3) a source of energy to activate the bright flashes: thus we embark mini-solar panels on the back of the dragonfly, which will produce the electricity used to supply the mechanical part of the “enhanced dragonfly”.

As this project intrigued me, I made some additional researches and it turns out that this one is not the only one of that kind: other identical attempts are currently running. Among them: a cockroach piloted by generating electric impulses on its antennas (project of Darpa)2, a beetle remotely controlled during flight by implanting electrodes on its nervous system3. And certainly many others! (already available or to come soon).

These projects bring in numerous knowledge in very complex and miscellaneous areas: the physics of the flight of the insect, the bio-mechanical process in action during this flight, the functioning of the nervous system of the insect (in order to know which neurons must be activated and which signals must be send to these), the design of a miniature and energetically autonomous embarked electronic device, and finally, for the project of the dragonfly at least, the genetic engineering. That much, huh!!


All this technique, OK, but what for, will you tell me? Well, as said above, military objectives mainly (surveillance, recognition), possibly some industrial ones (transport of light loads), but also much more cooler things (as the cultures pollination). We can also imagine numerous other things to do with this shit (like coordinating attacks of swarms of stinging insects, studying insect colonies, etc.) and also more ambitious operations, in which the human intervention is not required: we could program insects (or thick clouds of insects) to react automatically in a non-natural way (that is to be as we wish it, without any limit other than the imagination of the programmer) to a particular event, or even to its environment in general. We thus see that we could continue like that for a long time trying to enumerate in an exhaustive way all the possibilities offered by these new researches, these being almost infinite. What matters the most in this story is the proof of concept: we are from now on able to mechanically enslave a living being, to bypass its free will! Then, all right, it remains possible with insects only. And still it remains rather complicated to build up a systematic knowledge of the influence of their environment on their behavior, their bio-mechanical, neurological and genetic functioning. Nevertheless, we can imagine… could we eventually later remotely control, let’s say a lizard? Or a mouse? A cat?… A man?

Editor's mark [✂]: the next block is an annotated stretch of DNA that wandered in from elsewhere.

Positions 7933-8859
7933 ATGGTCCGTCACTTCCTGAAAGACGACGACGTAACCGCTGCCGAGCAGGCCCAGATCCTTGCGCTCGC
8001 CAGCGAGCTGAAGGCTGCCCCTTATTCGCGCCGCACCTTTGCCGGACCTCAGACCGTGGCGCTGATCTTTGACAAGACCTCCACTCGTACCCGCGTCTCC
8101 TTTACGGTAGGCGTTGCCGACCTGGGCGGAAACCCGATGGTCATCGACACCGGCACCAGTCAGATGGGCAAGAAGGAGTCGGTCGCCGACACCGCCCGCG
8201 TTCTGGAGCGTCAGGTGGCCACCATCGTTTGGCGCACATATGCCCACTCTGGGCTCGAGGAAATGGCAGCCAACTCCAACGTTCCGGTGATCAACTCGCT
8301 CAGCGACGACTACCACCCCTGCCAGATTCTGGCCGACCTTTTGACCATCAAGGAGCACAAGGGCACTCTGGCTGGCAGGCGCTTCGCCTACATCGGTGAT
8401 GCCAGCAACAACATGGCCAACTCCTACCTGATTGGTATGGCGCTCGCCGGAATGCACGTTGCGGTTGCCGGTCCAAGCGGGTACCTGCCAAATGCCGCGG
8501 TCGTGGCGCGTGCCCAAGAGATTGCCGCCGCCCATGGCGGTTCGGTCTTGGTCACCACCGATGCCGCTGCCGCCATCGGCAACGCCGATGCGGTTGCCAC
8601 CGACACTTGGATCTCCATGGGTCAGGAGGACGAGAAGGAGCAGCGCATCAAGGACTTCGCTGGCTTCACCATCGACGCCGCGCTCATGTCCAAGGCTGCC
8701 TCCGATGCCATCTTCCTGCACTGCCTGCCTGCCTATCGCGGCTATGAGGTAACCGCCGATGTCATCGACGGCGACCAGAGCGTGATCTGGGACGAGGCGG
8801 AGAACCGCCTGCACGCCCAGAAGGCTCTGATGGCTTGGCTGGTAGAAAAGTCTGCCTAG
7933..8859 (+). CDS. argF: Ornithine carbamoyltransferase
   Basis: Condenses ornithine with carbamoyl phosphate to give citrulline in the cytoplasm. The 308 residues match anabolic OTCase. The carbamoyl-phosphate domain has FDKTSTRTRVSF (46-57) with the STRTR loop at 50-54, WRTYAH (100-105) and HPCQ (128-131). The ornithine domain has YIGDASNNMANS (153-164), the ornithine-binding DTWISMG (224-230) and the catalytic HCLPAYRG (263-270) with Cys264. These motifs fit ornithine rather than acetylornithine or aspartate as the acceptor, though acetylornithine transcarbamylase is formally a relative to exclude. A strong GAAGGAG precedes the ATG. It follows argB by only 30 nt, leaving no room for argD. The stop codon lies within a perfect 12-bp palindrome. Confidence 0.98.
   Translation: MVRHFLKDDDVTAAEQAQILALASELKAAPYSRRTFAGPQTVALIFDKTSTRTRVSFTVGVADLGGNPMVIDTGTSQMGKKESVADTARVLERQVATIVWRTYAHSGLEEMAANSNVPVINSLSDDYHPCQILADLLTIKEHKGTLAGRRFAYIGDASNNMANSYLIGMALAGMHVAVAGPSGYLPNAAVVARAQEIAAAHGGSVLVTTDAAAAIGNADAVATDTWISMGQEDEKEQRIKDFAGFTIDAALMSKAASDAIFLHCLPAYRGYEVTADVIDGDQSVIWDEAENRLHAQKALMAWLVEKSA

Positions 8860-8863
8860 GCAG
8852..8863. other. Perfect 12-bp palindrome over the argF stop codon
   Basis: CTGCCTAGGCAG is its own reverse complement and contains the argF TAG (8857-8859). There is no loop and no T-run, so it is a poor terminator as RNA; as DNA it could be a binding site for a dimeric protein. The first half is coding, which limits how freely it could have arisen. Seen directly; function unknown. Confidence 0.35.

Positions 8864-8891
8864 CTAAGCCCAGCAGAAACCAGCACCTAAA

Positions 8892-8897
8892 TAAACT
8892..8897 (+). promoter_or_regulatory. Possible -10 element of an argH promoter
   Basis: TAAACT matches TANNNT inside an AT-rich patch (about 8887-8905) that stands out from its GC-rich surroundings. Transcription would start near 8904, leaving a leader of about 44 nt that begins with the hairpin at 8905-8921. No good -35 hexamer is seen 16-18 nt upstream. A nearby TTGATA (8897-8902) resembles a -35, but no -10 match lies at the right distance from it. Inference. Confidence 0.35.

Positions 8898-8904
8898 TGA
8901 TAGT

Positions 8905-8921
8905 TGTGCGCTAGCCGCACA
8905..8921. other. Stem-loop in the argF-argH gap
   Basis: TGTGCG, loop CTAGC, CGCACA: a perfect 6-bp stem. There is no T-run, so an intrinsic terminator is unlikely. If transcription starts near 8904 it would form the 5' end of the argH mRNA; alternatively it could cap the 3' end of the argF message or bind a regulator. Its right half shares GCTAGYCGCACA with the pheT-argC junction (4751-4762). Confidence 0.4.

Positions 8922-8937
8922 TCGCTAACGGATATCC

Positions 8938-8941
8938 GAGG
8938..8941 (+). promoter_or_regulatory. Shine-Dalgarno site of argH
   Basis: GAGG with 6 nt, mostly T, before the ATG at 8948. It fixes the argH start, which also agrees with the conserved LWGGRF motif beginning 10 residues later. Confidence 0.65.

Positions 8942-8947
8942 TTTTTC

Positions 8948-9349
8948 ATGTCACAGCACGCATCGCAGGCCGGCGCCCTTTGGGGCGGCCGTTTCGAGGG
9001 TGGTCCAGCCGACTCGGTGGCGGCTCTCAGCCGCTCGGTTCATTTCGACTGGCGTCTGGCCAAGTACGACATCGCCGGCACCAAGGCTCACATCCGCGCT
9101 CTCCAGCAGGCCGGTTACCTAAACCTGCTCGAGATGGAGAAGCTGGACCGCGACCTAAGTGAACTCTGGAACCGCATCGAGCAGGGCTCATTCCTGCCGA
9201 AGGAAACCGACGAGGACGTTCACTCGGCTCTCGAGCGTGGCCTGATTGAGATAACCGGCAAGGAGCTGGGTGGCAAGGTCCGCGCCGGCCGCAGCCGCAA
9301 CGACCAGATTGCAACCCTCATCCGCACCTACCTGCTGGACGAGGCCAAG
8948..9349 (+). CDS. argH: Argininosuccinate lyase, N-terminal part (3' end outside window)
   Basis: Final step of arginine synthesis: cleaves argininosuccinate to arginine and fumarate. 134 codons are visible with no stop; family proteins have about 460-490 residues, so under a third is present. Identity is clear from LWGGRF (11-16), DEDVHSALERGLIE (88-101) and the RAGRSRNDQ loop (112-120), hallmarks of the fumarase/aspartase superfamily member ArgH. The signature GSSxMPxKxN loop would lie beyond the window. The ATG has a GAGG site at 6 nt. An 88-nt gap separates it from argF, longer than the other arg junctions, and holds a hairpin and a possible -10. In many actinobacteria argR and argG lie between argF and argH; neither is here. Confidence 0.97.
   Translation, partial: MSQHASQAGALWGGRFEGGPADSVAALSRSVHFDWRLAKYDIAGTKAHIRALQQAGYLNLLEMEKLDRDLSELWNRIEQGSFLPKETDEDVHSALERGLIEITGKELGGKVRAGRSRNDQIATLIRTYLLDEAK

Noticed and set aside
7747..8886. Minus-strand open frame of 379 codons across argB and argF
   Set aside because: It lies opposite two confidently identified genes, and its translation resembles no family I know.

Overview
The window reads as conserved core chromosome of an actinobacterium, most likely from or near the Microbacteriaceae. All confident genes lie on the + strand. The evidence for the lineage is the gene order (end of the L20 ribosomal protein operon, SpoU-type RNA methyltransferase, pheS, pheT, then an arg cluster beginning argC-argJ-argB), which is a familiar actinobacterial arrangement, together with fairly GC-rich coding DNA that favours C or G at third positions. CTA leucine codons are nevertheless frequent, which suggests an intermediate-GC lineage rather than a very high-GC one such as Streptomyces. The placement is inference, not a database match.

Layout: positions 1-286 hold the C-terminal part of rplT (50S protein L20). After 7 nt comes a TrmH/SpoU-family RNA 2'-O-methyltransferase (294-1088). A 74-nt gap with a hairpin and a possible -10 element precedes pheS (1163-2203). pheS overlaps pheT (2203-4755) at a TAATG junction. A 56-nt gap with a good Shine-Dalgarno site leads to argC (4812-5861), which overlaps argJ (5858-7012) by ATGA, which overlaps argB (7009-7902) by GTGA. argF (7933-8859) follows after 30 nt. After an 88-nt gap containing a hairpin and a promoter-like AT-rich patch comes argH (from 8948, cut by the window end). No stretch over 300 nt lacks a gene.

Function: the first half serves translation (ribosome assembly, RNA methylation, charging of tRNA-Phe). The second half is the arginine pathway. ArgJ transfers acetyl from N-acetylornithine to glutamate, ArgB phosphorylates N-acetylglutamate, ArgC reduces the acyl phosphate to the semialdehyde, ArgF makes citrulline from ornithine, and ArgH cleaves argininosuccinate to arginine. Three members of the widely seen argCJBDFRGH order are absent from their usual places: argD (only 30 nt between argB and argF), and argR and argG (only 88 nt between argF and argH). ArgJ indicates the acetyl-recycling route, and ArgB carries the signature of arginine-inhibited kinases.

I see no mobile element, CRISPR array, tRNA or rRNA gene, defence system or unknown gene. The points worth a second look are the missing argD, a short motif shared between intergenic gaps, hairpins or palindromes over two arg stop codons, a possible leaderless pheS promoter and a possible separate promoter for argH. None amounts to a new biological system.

Well, I can imagine that I may seem to be messing around when I say things like this, that could be part of the plot of a science fiction film. But science, the real one, is still progressing… And then, well, it is certainly for in a long time, but one day some men will certainly be crazy enough to try to develop this…

Oh, wait a minute, the centralized storage and the statistical study of all the information4 on your private and biomedical life5, doesn’t it remind you anything?

Science fiction film: remotely controlled cockroach scene from “The 5th element” (Besson, 1997).


1■ Science et avenir, mars 2017; a more developed article on the same subject is available on this website:


3■ ;

4■ by the surveilling of your internet activity

5■ with the sportive training app on your smartphone or your connected watch

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Privacy news : google and iOS 03-2018

1) Google logs

Google is also giving customers ways to verify what it’s up to in case they don’t trust Google enough to take the company at its word.

For instance, Google is expanding Access Transparency by offering customers a real-time log of any accesses to their data by Google’s own engineers and support staff, as well as justifications for that access. In doing so, Google is giving enterprise customers a way to make sure that its employees aren’t poking around when they shouldn’t be.